Today my daughter called from France. She uses Skype to call my land line, and the cost is very, very reasonable. Still, it is an overseas call and, though she sounds as if she is calling from next door, I find myself operating under my grandmother’s rule of long distance conversations.
I recall Grandma telling me how ridiculous it was for someone (I think it was her sister) to mention that the pet bird had died, when Grandma was calling long distance to let her know of their expected arrival time. Back in “the day” long distance phone calls were very expensive and, at least as far as Grandma was concerned, should be limited to the information of urgent importance.
So, the first thing I said when I heard Jen’s voice on the phone was, “Is everything alright?” (Why do I still think the only reason my children would call me is when they need something like money, or help with the emotional detour of the day/week/month?) Assured that all was fine, we started chatting about what she is doing in France, how she is spending her days and such. She does like where she is living and she is spending her days drawing and painting. She runs and walks all over the town which is quite picturesque. She cooks and practices her guitar, and she works on her French with friends who stop by and with strangers who stop to watch her draw, when she is set up outside.
It was great to hear from her. This marks her third weekend in France and her third call home. She is able to call when they go to Benoit’s parents’ home, where she has access to the Internet. Still, I kept hearing Grandma’s voice, asking me, "Why, oh why, are you discussing the movie JFK, or the fact that France’s new President is reportedly getting divorced? Why are you discussing the Al Gore Nobel prize, and the prospect of Hillary in the White House? This is a LONG DISTANCE CALL!!!"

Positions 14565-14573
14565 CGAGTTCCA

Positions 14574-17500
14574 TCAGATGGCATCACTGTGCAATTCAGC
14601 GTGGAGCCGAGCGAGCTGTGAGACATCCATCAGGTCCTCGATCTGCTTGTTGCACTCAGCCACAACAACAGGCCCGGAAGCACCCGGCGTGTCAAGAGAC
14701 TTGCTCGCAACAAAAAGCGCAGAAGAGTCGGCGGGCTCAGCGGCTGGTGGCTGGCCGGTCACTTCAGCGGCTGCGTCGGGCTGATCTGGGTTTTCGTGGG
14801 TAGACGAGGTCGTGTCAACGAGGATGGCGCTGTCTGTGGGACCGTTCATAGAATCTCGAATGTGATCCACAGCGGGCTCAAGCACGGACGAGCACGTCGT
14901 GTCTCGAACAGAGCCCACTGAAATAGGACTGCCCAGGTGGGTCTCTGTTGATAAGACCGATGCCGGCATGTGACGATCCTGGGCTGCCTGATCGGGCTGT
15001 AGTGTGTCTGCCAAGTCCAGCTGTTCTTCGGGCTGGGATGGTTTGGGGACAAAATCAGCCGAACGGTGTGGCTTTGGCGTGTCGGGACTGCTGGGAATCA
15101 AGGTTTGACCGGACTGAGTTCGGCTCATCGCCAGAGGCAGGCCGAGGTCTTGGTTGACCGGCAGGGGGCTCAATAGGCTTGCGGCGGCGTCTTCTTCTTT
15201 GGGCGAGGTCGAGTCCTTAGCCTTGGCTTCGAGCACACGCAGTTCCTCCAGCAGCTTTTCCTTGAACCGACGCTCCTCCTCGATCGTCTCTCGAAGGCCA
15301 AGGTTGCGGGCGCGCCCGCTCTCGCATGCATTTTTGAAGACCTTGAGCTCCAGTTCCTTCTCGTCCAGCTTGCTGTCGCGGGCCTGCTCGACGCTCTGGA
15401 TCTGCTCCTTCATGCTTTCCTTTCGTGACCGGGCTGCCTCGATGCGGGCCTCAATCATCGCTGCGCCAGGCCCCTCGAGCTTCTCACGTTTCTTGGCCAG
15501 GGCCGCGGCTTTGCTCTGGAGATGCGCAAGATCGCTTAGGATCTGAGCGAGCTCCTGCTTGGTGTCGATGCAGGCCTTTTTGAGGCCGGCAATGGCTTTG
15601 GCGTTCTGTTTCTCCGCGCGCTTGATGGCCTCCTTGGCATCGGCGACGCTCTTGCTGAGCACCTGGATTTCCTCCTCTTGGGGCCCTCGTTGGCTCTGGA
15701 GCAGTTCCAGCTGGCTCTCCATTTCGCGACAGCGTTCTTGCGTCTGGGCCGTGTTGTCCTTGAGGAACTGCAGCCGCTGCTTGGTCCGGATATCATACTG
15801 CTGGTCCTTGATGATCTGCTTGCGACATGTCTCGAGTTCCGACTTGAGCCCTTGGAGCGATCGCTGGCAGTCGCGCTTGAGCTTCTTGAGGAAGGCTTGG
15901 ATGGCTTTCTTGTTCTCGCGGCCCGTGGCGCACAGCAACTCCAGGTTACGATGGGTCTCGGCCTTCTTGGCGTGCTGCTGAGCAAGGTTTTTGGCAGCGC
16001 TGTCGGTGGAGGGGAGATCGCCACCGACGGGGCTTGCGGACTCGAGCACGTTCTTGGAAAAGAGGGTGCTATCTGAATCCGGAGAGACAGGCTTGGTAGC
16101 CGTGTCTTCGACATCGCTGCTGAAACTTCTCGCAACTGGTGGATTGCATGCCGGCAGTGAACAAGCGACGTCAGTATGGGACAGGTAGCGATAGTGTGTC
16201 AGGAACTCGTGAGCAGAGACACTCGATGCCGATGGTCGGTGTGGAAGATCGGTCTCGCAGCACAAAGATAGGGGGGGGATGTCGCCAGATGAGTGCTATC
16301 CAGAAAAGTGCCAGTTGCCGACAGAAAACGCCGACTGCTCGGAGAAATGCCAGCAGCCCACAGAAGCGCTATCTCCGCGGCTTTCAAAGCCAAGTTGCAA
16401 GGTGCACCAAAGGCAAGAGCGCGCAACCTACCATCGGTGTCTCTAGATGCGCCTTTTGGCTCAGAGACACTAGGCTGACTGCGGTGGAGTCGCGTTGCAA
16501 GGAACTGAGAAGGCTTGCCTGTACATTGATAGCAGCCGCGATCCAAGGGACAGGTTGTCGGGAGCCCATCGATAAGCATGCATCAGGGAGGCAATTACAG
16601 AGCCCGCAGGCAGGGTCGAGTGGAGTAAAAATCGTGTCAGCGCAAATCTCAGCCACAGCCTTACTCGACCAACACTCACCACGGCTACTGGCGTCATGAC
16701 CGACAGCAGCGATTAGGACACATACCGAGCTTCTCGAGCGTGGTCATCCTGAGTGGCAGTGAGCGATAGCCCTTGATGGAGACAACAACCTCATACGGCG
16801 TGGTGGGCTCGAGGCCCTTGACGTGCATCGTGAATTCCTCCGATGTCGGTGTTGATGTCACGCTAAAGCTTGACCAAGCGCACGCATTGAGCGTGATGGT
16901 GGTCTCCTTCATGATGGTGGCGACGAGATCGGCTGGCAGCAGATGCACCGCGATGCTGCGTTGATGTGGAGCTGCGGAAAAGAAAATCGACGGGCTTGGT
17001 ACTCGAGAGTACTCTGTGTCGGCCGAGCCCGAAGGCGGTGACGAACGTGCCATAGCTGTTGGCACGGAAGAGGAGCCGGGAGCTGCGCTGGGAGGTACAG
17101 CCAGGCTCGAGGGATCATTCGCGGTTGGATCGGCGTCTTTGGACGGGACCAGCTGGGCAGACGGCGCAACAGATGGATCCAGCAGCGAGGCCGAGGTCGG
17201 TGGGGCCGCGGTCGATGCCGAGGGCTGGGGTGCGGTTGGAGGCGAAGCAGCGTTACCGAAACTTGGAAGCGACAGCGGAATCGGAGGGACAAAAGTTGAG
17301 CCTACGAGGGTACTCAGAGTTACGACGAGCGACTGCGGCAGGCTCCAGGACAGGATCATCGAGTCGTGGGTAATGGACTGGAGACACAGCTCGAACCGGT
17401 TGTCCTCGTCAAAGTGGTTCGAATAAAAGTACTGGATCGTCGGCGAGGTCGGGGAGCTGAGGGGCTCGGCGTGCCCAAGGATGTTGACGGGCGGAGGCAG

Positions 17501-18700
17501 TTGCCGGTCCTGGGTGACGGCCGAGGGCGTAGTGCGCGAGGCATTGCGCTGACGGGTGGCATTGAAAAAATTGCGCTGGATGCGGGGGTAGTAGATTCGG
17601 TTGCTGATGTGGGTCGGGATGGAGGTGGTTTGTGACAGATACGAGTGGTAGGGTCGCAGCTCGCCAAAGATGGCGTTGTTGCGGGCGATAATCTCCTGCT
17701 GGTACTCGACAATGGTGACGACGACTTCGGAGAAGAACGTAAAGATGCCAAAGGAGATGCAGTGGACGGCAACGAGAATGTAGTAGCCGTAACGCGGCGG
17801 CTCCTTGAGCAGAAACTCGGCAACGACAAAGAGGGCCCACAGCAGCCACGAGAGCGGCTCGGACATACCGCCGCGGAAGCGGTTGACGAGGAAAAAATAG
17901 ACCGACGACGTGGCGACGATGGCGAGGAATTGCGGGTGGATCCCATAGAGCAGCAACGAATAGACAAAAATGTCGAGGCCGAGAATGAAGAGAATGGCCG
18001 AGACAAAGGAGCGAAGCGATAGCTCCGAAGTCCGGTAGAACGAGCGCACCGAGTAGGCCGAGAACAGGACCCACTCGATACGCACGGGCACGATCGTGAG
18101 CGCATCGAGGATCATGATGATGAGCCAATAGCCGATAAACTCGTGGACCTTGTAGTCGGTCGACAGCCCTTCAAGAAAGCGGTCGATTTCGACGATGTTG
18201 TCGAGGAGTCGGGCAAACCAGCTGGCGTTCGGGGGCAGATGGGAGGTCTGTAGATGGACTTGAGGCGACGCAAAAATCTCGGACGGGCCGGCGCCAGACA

And it occurred to me that I will always hear those words. Just as I always hear my mother’s voice, reminding me to cut my food in bite sizes no bigger than a postage stamp, and my father’s voice telling me to turn out the light when I leave the room. Those are just ingrained in my thought process.
Still, I love chatting with my daughter and we talked for more than thirty minutes.
As I was once again, collecting hickory nuts later, I mulled the whole thing over in my head. And it occurred to me that Grandma WAS right, and so were we. For, it occurred to me, it was of urgent importance that my daughter have a multi-topic conversation with someone she loved, in her native language! She has been speaking the language of her loved one for more than two weeks now, and, as she says, the problem with speaking a language that is not your own, is that your “personality” is lost. Of course, as she grows more comfortable with the language and the colloquialisms, her personality will begin to emerge, but, for now, I understand the true importance of “phoning home.”